Two Door Cinema Club Impress In Bristol

by Camilo Oswald

After the tumultuous 4 years that followed the campaign for second album Beacon, Two Door Cinema Club are a band in the midst of self-rediscovery. The extent of their existential grievances are evident in their new album Gameshow, caused by the gruellingly extensive touring which is the professional hazard that comes with making a living as a band in today’s free streaming world. Their new funk-inspired sound finds Alex Trimble wrestling with his demons and it seems Two Door have managed to harness their troubles and wear them proudly on their sleeve without sacrificing their signature groove and histrionic melodies.

The evening is set in motion with debut album opener Cigarettes in the Theatre, sending the crowd into a frenzy in a nostalgic nod to the quick-stepping, adolescent energy of their days of yore – a masterful way to set the pace. Undercover Martyn then comes to life to be met by the first sing along of the night; their fanbase (called ‘the basement people’ who owe their name to lyrics in the same song) are certainly in the building tonight, adulating in full force. What follows is a relentless quickfire of the indie-disco bangers such as Do You Want It All? and This Is the Life that made Tourist History such a ubiquitous album. What instantly comes to mind is the way in which Two Door Cinema Club have always managed to provide the refreshing and strangely uncommon mix of being an indie band with excellent melodies and guitar-driven edge, but one you can dance to.

On comes Changing of the Seasons, a song from the one-off and only EP in between albums, and in reflection, you can spot the gradual change of direction that bore the seed of the new album. Then funky radio hit Bad Decisions sees Alex perfectly executing the songs trademark falsetto, which by surpassing the recorded version almost borders on showing off.

The ominous, flat electronic beat of Lavender introduces what is my favourite song on the new album. It’s curious to note that it starting its existence as a textbook pop song which Alex wrote independently before bringing it to the band and stamping the two door signature all over, an approach which certainly worked; it is an instant live hit with the fans and the tenacity of this earworm will evidently only grow with every listen. Next Year – the forget-me-not long-distance ode to a past lover – is certainly a highlight of the evening, as in light of the darker tone of the new material, it benefits of an added touch of poignancy from when they started writing about the troubles of being in a band that is constantly on the road.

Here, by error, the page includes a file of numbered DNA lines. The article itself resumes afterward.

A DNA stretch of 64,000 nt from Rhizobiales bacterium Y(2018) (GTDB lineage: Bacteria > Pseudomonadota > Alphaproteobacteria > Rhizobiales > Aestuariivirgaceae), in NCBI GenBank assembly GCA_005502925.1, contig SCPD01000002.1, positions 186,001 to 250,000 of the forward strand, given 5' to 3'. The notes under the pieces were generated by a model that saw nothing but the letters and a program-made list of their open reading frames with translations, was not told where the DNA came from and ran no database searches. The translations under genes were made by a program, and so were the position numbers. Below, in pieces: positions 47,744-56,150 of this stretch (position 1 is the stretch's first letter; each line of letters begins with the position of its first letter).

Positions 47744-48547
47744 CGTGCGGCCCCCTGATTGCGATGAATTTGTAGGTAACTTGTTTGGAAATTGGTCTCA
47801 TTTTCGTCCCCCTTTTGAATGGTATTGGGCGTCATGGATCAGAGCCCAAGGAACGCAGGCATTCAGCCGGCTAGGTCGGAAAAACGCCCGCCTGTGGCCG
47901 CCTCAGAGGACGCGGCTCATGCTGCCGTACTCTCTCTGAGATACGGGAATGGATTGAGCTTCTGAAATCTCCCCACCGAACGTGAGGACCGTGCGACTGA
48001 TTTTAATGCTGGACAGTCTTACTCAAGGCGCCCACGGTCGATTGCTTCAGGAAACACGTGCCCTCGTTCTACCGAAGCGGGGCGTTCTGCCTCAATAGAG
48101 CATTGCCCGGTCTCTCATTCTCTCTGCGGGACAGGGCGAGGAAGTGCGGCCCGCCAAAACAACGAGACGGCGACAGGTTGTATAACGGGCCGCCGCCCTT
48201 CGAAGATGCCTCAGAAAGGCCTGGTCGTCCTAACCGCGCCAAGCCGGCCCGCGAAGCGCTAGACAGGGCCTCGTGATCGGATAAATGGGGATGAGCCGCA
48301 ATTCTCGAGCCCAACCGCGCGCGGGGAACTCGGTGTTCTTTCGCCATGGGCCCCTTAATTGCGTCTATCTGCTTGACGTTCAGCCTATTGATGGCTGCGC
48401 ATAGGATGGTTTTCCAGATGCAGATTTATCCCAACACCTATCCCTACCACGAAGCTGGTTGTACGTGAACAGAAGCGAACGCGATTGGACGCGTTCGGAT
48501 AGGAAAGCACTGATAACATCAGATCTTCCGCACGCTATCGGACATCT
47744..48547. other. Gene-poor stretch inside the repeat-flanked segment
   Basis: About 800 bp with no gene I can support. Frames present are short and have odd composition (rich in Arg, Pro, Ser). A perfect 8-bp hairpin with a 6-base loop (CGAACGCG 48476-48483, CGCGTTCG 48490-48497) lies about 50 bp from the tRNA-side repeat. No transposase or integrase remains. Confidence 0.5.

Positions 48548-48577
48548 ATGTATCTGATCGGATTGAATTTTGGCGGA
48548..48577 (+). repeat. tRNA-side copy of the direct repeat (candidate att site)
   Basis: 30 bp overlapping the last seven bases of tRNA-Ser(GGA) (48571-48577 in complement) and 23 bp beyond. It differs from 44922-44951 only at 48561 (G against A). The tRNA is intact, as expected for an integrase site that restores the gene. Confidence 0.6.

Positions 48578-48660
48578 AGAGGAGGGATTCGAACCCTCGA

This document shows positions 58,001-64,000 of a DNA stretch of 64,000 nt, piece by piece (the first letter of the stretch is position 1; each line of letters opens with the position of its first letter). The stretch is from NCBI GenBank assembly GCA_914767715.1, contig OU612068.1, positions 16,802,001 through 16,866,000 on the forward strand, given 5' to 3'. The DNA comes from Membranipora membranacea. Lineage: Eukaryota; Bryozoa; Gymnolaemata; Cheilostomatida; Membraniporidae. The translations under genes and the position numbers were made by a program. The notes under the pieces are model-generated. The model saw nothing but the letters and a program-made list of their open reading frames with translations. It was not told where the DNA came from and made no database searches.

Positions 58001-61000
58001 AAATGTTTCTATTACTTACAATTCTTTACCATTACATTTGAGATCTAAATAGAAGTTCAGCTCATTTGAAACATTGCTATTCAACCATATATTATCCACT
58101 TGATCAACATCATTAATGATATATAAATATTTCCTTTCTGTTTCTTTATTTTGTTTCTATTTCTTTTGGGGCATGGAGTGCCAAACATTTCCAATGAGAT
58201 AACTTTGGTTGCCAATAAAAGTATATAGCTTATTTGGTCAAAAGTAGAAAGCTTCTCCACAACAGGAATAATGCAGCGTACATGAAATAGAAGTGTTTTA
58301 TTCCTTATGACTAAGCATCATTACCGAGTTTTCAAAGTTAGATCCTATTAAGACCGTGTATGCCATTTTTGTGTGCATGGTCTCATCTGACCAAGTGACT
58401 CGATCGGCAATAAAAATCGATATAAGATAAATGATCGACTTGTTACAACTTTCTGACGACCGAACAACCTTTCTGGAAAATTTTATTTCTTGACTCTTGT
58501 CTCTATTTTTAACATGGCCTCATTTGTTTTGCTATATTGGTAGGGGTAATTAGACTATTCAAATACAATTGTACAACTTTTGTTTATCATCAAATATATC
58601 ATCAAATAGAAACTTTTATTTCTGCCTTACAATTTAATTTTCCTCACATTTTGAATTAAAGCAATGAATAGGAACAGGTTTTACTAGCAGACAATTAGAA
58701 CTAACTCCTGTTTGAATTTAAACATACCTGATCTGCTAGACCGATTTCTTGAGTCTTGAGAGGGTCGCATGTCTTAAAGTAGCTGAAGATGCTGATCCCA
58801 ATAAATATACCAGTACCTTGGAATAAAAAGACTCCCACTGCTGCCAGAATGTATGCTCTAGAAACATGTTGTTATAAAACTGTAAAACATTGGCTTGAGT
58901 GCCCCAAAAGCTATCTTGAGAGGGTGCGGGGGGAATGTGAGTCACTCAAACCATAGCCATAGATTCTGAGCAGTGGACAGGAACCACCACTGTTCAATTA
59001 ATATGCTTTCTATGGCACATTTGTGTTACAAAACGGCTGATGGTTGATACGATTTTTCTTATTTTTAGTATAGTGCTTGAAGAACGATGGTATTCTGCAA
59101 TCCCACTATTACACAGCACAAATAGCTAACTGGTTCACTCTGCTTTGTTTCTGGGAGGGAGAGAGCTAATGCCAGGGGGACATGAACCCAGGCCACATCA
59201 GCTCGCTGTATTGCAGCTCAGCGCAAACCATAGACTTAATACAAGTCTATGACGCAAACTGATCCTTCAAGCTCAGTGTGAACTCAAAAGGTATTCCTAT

Fan favourite Something Good Can Work is announced with the side note that it was first made available online in 2008, giving their longevity deserved emphasis, to say nothing of the songs infectious samba-like rhythm which makes for the most innocently euphoric moshpit imaginable. The multiple tempo changes in Are We Ready? (Wreck) should ordinarily fool the crowd, but tonight’s audience is having none of it as they giddily lap up every curveball sent their way. Then new scorcher Gameshow takes no prisoners with its profound intensity and catharsis in Alex’s howl, which he has likened to exorcism in interviews.

Forgotten former lead single Sleeps Alone then emerges out of nowhere and I find myself surprised at knowing all the words – a theme felt across the evening, I discovered when speaking to even casual fans outside after the gig – which speaks for Two Doors’ brand of catchy yet personal songwriting. A beautiful duet during World is Watching with Laura from supporting band Anteros ensues, and by the time the infamous sample of I Can Talk bursts to the fore, the crowd is in utter chaos. Sun starts to wrap up proceedings in gorgeously warm fashion, with gold lighting resembling the title and an adoring reaction from the crowd at its sincerity, aptly delivered before the encore.

Someday kicks the riot off again, which I initially found a curious choice for the encore as it appears to not be a widely known, though its undeniable energy gets no complaints on my part. But predictably so, it appears to be merely laying the groundwork for Two Door Cinema Club’s anthem for the ages, What You Know; it is introduced perfectly and minimalistically by Alex singing the chorus with his guitar, his silhouette juxtaposed against a blinding white light behind him, resulting in shiver-inducing anticipation before the now-classic guitar riff and Afrobeat rhythm sends the crowd dancing home in an exhilarating finale. It seems Two Door Cinema Club’s relevance will remain out of question for as long as they keep writing songs for the heart, mind and feet and performing them with such candid flair.